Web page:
Initial diagnostic work-up was significant for elevated inflammatory markers, weakly positive antinuclear antibody (ANA) and otherwise negative autoimmune markers including both rheumatoid factor (RF) and anticitrullinated peptide (anti-CCP) (Table 1). All cultures, including three sets of anaerobic and aerobic cultures and one set of systemic fungal and mycobacterial culture, were negative. Metabolic panel showed normal renal, thyroid, and liver function. Angiotensin-converting enzyme (ACE) serum level was within normal limits. Malignancy work-up was negative: serum and urine electrophoresis, CEA, CA-125, total body position-emission tomography (PET) scan, and bone scan were all within normal range. Two incidental pulmonary nodules were found on computed tomography (CT) thorax with focal ground glass appearance, but negative for malignancy on bronchoscopy and on repeat imaging. CT abdomen and pelvis was negative for any abdominal masses and showed a soft tissue calcified mass in the right sacroiliac (SI) fossa and right gluteal muscles.

Initial plain films of her right hip and pelvis showed femoral head lucencies compatible with subchondral cysts (but no definite fracture) and moderate diffuse articular joint space loss with flattening of the femoral head (Figure 1(a)). Over a 5-month span, there was complete destruction of the right femoral head, erosion of the right acetabulum, and lateral subluxation of the proximal femur (Figure 1(b)). CT pelvis with contrast (Figure 1(c)) showed fragmented bone within the acetabular fossa, which was remnants of the femoral head resorption process. Magnetic resonance imaging (MRI) of the right hip showed extensive synovial hypertrophy consistent with inflammatory arthritis (Figure 2). There were also minimal bone marrow edema and a fluid collection in the iliopsoas bursa extending posteriorly to the sciatic notch and enlargement of the hip joint capsule (Figure 2). X-rays of her feet revealed erosive changes in the MTPs and X-rays of her hands showed periarticular osteopenia in her metacarpal phalangeal (MCP) joints and ulnar deviation. There were degenerative changes on imaging of her knees, shoulders, and spine.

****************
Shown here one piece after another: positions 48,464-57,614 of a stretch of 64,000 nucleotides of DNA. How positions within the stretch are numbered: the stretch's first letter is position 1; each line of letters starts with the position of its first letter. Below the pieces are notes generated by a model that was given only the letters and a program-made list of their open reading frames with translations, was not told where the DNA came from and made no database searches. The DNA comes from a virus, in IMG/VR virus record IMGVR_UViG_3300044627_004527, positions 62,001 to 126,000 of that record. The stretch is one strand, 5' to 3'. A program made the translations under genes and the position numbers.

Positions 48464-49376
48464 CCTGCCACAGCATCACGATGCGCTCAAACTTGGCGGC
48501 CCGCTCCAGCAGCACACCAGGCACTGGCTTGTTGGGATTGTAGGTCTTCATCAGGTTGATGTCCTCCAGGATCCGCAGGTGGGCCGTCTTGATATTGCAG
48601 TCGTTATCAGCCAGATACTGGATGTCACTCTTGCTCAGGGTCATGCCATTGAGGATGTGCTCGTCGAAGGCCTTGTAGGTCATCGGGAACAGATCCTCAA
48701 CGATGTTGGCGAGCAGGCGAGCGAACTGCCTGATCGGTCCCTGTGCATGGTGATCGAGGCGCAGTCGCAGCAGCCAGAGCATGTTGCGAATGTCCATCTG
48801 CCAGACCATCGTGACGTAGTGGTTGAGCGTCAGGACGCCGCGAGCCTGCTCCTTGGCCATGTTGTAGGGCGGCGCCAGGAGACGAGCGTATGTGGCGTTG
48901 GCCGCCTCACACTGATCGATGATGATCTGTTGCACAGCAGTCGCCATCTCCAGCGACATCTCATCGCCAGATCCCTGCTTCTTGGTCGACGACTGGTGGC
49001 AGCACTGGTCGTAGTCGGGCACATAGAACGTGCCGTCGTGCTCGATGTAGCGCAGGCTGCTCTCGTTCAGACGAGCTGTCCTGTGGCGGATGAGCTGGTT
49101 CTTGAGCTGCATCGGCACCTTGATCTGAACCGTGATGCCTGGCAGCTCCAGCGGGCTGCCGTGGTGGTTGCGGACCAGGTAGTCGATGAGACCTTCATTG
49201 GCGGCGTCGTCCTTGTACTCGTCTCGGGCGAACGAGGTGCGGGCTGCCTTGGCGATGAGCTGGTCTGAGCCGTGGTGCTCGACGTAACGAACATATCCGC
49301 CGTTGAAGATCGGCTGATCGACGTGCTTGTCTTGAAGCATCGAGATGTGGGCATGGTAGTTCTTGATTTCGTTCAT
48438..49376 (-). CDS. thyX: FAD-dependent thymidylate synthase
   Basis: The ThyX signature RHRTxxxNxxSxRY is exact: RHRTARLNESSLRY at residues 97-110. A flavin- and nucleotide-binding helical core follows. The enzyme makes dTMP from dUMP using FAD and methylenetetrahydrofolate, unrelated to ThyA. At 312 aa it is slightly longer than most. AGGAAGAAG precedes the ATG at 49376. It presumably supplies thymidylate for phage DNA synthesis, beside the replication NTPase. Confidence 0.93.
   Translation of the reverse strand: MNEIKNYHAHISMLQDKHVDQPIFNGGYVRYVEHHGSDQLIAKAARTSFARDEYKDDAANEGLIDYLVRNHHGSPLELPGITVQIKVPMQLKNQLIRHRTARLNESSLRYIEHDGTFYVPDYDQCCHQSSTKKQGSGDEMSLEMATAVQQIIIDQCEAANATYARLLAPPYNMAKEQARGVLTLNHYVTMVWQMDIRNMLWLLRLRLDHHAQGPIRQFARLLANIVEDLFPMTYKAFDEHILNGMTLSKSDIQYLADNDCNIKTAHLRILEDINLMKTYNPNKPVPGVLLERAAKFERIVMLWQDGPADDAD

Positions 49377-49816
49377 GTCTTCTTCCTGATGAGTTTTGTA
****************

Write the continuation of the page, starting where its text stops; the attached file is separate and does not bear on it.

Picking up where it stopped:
Figure 1: (a) AP radiograph of the right hip. A focal area of subchondral lucency is present involving the superolateral aspect of the right femoral head (arrow). (b) The follow-up radiograph taken 5 months later reveals near complete destruction of the femoral head. (c) CT scan of the right hip in the axial plane shows loss of the femoral head with two bone fragments within the hip joint (arrows).
Figure 2: (a) Axial proton density with fat saturation sequence through the right hip joint (a) shows destruction of the femoral head (arrow) and a complex joint effusion (arrowhead). (b) Axial T1 fat saturated sequence after gadolinium reveals synovial thickening and enhancement (arrow).

Three right hip aspirations were attempted with sufficient sample in only one attempt, which showed bloody fluid, 0.6 nucleated cells (17% neutrophils), and presence of only extracellular but not intracellular calcium pyrophosphate dehydrate (CPPD) crystals. Synovial biopsy did not reveal any crystals. Historically, CPPD crystal deposition disease can cause such acutely destructive disease on imaging and pathology [5], but the most common sites of CPPD joint involvement are the knees, wrists, and symphysis pubis with hip involvement being rarer with a prevalence of 5% [12]. This patient’s plain-film images of her hands, knees, and pelvis were helpful in that there were no typical features of crystal arthropathy such as cartilage or joint capsule calcification and her blood work was also negative for an underlying metabolic precipitant of CPPD. Furthermore, single joint aspiration of her right knee showed no crystals, with bloody fluid and 35 nucleated cells (96% neutrophils).

The major differential diagnosis of this atypical case of destructive arthritis is outlined in Table 2. The patient’s initial plain films showed evidence of degenerative changes but very unlikely to be primary osteoarthritis given the atypical symmetric joint space narrowing on plain imaging, complex joint effusion, and synovial thickening with chronic inflammatory changes on biopsy. She also did not have any evidence of a subchondral insufficiency fracture, which has been linked to the pathogenesis of the rapid destruction of osteoarthritic joints [8]. Other potential etiologies that could rarely cause such severe arthritis were considered on the differential including systemic diseases such as multicentric histiocytosis and sarcoidosis, but the patient lacked any other features of these diseases. Her neurovascular status was intact throughout and no evidence of a neurological problem or predisposing factors such as diabetes to cause Charcot’s or neuropathic arthropathy. An avascular type necrosis (AVN) with subsequent inflammation was possible, but unusual without a history of steroidal use prior to her initial presentation or other risk factors for AVN. The imaging was also not classic for AVN and the patient did not have monoarthritis. Although seronegative, she did not have any inflammatory back pain, dactylitis, enthesitis, DIP involvement, inflammatory bowel disease, psoriasis, or other features of seronegative spondyloarthropathy. X-rays of her spine and CT pelvis did not show evidence of sacroiliitis.